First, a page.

ORLANDO – The BRAKE Report recently sat down with Chris McCormick, chief engineer, brake design engineering at ZF’s Active Safety Division in Livonia, Mich. McCormick has worked with the ZF Group and its predecessor companies for more than 30 years in the brake engineering field. In his present role, he oversees all aspects of Foundation brake design engineering working with such products as the Colette caliper, the world’s leading caliper design with more than one billion in the field.
In these first of two parts, McCormick talks about his role and that of his group within the overall automotive industry. In part two he will address industry challenges and opportunities, including how regenerative braking could change everything.
TBR – What are your responsibilities at ZF?
CM- Me and my team design and develop, meaning we do test and tune, for example the front- and rear-hydraulic calipers, as well as the EPB, the Electric Park Brake caliper – motor-on-caliper as some folks call it to get our designs right. In addition, we still do a decent business in rotors, hubs and drums and some of the spinning cast-iron bits that the calipers are grabbing.
TBR – You work primarily in North America. Is there someone doing a similar job elsewhere?
CM – I have counterparts in Koblenz, Germany and Shanghai and they have teams doing a very similar thing.
TBR – Are you developing things for specific OEs in those regions?
CM – Our customers and products here are very much Detroit three focused. We have good business, with Honda on EPBs, but we have the business on many of the trucks and SUVs [primarily pickups, the top-end of the light-vehicle market]. Trucks use twin-piston calipers, pretty-big calipers. My colleagues in Germany in Shanghai develop mostly single-piston calipers for passenger cars.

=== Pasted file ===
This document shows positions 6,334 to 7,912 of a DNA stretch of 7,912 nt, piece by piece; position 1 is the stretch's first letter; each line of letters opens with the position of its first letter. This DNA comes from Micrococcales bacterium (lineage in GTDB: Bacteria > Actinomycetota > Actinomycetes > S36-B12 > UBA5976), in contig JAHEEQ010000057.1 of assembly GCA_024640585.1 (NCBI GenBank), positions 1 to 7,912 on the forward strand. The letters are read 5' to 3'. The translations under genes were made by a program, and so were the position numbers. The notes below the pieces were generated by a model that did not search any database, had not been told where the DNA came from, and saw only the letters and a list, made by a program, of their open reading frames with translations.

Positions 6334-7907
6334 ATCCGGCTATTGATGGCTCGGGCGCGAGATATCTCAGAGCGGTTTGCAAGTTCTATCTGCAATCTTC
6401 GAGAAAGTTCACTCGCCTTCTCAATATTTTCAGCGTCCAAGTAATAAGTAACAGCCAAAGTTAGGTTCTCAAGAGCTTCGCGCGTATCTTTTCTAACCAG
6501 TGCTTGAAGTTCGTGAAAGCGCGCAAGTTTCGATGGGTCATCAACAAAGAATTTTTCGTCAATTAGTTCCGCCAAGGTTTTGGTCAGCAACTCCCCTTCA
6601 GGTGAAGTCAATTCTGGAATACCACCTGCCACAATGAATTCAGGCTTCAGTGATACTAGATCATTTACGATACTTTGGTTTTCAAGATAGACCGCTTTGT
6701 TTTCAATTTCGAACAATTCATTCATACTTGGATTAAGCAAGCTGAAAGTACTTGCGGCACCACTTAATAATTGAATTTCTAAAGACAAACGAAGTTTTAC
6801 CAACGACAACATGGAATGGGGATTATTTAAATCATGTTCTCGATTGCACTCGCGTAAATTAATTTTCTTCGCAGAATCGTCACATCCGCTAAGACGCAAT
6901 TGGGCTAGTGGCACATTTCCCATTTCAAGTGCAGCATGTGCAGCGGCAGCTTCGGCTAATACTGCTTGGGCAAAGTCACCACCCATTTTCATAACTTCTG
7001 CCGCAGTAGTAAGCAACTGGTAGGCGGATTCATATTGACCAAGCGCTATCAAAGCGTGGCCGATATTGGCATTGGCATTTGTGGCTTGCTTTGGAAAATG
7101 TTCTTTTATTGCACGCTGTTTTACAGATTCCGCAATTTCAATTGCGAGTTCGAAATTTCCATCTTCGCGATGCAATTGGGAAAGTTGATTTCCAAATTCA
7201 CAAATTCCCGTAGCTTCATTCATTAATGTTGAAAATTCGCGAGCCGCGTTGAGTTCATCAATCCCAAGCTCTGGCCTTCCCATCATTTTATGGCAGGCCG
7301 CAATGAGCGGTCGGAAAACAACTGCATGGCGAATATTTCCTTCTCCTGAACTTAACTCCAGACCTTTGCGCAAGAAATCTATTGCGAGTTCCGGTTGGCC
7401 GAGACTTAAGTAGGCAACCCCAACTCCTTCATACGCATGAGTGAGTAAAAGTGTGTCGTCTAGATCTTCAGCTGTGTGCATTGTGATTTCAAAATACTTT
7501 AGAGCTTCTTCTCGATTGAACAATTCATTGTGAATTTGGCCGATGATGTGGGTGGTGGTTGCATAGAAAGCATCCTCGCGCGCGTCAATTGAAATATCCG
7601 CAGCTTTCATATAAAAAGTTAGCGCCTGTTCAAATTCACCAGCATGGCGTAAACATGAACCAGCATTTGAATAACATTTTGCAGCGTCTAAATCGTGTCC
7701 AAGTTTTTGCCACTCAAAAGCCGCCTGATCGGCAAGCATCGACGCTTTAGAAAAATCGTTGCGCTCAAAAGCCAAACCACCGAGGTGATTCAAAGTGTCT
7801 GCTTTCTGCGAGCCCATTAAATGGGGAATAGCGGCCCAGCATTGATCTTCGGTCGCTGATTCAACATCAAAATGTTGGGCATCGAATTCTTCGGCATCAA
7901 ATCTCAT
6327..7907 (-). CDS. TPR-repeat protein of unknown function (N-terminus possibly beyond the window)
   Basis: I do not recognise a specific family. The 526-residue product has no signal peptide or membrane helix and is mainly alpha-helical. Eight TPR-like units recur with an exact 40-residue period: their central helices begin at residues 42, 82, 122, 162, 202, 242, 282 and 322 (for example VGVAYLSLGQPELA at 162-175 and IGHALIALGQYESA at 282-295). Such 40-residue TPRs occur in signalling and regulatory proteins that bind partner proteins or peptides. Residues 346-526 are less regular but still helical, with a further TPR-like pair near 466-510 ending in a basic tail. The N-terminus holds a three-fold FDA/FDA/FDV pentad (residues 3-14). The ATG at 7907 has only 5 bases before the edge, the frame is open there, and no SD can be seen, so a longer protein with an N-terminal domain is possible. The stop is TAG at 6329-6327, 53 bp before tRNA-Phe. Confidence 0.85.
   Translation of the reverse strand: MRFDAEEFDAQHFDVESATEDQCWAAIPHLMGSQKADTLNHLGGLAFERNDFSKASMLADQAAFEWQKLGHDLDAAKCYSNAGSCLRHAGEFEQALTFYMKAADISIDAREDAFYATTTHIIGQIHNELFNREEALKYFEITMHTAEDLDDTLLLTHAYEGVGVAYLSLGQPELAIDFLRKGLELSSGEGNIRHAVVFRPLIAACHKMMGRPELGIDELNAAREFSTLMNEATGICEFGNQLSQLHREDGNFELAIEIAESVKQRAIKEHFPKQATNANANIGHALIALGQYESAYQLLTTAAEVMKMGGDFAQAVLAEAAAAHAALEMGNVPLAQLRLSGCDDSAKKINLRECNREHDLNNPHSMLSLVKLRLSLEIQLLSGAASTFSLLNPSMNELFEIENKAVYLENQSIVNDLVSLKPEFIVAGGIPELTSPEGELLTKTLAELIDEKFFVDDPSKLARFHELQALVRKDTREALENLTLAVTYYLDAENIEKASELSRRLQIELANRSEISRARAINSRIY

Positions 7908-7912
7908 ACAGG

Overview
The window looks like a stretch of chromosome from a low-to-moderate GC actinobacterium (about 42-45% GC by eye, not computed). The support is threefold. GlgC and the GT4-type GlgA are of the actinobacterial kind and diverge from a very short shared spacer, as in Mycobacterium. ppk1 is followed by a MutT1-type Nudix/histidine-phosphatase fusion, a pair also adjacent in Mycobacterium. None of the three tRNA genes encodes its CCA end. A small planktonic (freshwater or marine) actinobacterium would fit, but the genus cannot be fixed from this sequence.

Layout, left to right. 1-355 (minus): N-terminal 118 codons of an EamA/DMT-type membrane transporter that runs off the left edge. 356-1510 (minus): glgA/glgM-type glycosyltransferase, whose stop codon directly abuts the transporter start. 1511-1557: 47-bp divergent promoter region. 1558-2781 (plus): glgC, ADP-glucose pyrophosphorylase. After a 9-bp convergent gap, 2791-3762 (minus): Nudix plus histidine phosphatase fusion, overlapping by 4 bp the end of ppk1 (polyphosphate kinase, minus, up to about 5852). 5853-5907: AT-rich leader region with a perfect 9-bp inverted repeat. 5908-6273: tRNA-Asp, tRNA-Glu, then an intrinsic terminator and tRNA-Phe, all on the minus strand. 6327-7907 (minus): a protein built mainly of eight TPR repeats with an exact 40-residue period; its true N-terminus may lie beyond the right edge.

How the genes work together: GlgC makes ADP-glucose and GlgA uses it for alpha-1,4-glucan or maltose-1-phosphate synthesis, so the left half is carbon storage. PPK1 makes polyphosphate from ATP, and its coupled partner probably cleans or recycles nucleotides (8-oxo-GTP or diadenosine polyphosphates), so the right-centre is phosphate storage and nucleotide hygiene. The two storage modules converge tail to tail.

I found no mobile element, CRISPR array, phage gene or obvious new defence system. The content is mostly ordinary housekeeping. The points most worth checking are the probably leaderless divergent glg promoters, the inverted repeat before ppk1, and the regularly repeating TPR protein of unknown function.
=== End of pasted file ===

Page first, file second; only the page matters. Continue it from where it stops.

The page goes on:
TBR – How much sharing is there between America, Asia and Europe design?
CM – There’s a high degree of sharing on similar-size vehicles. So, when we do a passenger-car vehicle, the caliper we design for that passenger car will be very similar to what is used in Germany or in Asia. In fact, there’s common parts and then there’s customer-unique parts in a disc-brake caliper. Basically, every caliper is custom fit for that car, for its wheel and it’s a game of fractions of a millimeter. There’s a housing and a bracket that are unique to that application, then there are standard parts like pistons and clips, and those are used the same in Europe and Asia.
TBR – Do OE multiple-wheel choices give you fits?
CM – Yes, they do. We can get a composite wheel from a customer that is composed of 15 or 20 different wheels and we have to draw the worst case inside profile and make sure the caliper fits to that. Very often the “offending wheel” is a spare or a low-volume steel wheel We tell them if you can get rid of that wheel, we could do a much better job on the brakes.
TBR – There are a number of vehicles sold worldwide on the same platform. Who takes the lead on designing brake systems fitted to such vehicles?
CM – Usually we align our design center with the customer’s homeroom. Usually the customer declares a homeroom; so, many of the GM global projects are run out of GM Warren, Mich. We align, we do the design and then we produce it in three regions. Similarly, VW is headquartered in Braunschweig (Germany), so Koblenz takes the lead there and does the design.
TBR – So ZF leaves it to the customers to determine where they want the design work to be done?